What is the role of injections of local anesthetics or corticosteroids in the management of pes anserine bursitis?

Updated: May 08, 2018
  • Author: P Mark Glencross, MD, MPH, FACOEM, FAAPMR; Chief Editor: Milton J Klein, DO, MBA  more...
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Intrabursal injection of local anesthetics, corticosteroids, or both represents a second-line treatment option. It should be considered only for refractory cases that have not responded to physical therapy, rest, ice, and NSAIDs. A study found no difference in short-term pain relief between 3-5 mL of 1% lidocaine with methylprednisolone and the same amount of lidocaine without the corticosteroid.

Injection can be directed to the point of maximal tenderness. Care should be taken to avoid injecting any of the 3 tendons converging at the pes anserinus; injection within the tendons themselves can weaken these structures and intensify the patient’s pain. Ultrasound guidance has demonstrated effectiveness in cadaveric studies, increasing accuracy from 17% (unguided) to 92%. [34]

Occasionally, an area 0.5-1 cm higher than the tendons is injected in order to include the medial collateral ligament (MCL) bursa, which also may be a pain generator. Injection of the knee joint itself may be beneficial in recalcitrant cases.

Generally, use a 22-gauge or 23-gauge needle to inject 1-3 mL of 1% lidocaine and corticosteroid (20-40 mg of triamcinolone, 20-40 mg of methylprednisolone, or 6 mg of betamethasone). If infection—which is rarer here than in the bursae of the anterior knee—is suggested, use a larger, 19- or 20-gauge needle and a 20-30 mL syringe for aspiration. Relief is usually immediate but may not be complete.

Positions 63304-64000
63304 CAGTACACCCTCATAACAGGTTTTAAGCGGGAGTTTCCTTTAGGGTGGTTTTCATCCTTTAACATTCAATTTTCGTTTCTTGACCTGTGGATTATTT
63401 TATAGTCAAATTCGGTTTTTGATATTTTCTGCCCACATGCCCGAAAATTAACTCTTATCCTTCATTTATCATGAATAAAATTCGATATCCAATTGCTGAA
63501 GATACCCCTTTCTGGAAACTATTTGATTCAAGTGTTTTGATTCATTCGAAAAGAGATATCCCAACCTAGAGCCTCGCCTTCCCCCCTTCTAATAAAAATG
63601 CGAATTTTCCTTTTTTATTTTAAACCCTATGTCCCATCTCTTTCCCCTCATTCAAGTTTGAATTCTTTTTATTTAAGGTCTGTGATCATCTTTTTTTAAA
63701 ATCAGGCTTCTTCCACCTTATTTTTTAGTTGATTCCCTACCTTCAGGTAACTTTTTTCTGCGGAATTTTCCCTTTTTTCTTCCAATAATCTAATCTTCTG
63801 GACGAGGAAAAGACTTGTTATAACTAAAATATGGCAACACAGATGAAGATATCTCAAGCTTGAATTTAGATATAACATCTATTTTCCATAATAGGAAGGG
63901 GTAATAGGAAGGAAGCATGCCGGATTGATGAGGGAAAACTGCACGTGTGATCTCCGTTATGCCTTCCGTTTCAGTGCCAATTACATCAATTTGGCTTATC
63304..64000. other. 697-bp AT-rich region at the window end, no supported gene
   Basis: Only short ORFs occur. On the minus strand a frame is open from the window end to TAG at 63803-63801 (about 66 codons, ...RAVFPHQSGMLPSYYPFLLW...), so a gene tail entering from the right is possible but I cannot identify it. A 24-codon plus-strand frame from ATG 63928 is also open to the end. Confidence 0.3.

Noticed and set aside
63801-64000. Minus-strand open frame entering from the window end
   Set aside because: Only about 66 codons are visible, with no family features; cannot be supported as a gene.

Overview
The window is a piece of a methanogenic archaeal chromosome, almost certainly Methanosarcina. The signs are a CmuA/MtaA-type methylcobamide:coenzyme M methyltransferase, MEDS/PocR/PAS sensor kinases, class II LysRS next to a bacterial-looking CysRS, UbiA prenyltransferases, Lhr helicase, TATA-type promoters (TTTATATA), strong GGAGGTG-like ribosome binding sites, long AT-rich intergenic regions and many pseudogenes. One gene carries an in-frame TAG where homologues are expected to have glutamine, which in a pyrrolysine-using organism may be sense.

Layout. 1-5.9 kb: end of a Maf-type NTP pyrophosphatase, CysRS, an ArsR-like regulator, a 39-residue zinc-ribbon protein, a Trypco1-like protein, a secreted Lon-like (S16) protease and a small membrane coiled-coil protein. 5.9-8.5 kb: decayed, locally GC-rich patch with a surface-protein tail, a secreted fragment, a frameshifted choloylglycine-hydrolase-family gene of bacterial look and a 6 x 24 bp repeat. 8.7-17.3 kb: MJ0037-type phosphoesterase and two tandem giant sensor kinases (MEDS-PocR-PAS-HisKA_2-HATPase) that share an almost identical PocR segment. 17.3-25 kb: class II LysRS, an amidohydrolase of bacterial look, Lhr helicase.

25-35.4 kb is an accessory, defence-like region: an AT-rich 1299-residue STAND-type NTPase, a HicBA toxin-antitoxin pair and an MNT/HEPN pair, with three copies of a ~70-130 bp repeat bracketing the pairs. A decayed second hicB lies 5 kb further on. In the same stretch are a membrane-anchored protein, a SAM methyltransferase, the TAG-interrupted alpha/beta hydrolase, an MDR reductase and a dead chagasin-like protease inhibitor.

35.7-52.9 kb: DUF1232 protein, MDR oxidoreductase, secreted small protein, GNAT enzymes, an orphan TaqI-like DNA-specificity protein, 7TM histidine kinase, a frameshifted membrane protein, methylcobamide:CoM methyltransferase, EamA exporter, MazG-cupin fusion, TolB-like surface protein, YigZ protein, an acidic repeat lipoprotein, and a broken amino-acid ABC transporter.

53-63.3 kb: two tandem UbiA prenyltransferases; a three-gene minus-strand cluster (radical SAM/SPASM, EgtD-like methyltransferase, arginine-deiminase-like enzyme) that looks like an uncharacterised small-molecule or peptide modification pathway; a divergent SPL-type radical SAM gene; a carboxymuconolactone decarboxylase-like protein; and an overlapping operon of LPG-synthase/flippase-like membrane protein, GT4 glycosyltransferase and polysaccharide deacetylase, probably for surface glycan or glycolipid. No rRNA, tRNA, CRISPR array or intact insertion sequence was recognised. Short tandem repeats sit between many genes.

Repeated lidocaine injections or the use of corticosteroids may result in longer-lasting relief (from 1 to several months). No more than 3 injections should be used over a 1-year period, with intervals of at least 1 month between injections. It should be kept in mind, however, that patients who do not respond to the initial injection rarely respond to repeat treatments. [17] Patients who do not respond to initial injection rarely respond to repeated bursal injections.

A study by Sarifakioglu et al indicated that physical therapy and corticosteroid injection are similarly effective in the treatment of pes anserine tendinobursitis. In the study, 60 patients with a combination of knee osteoarthritis and pes anserine tendinobursitis were divided into physical therapy and corticosteroid injection treatment groups, with significant improvement seen in functional capacity and pain scores in both groups after 8 weeks. [35]

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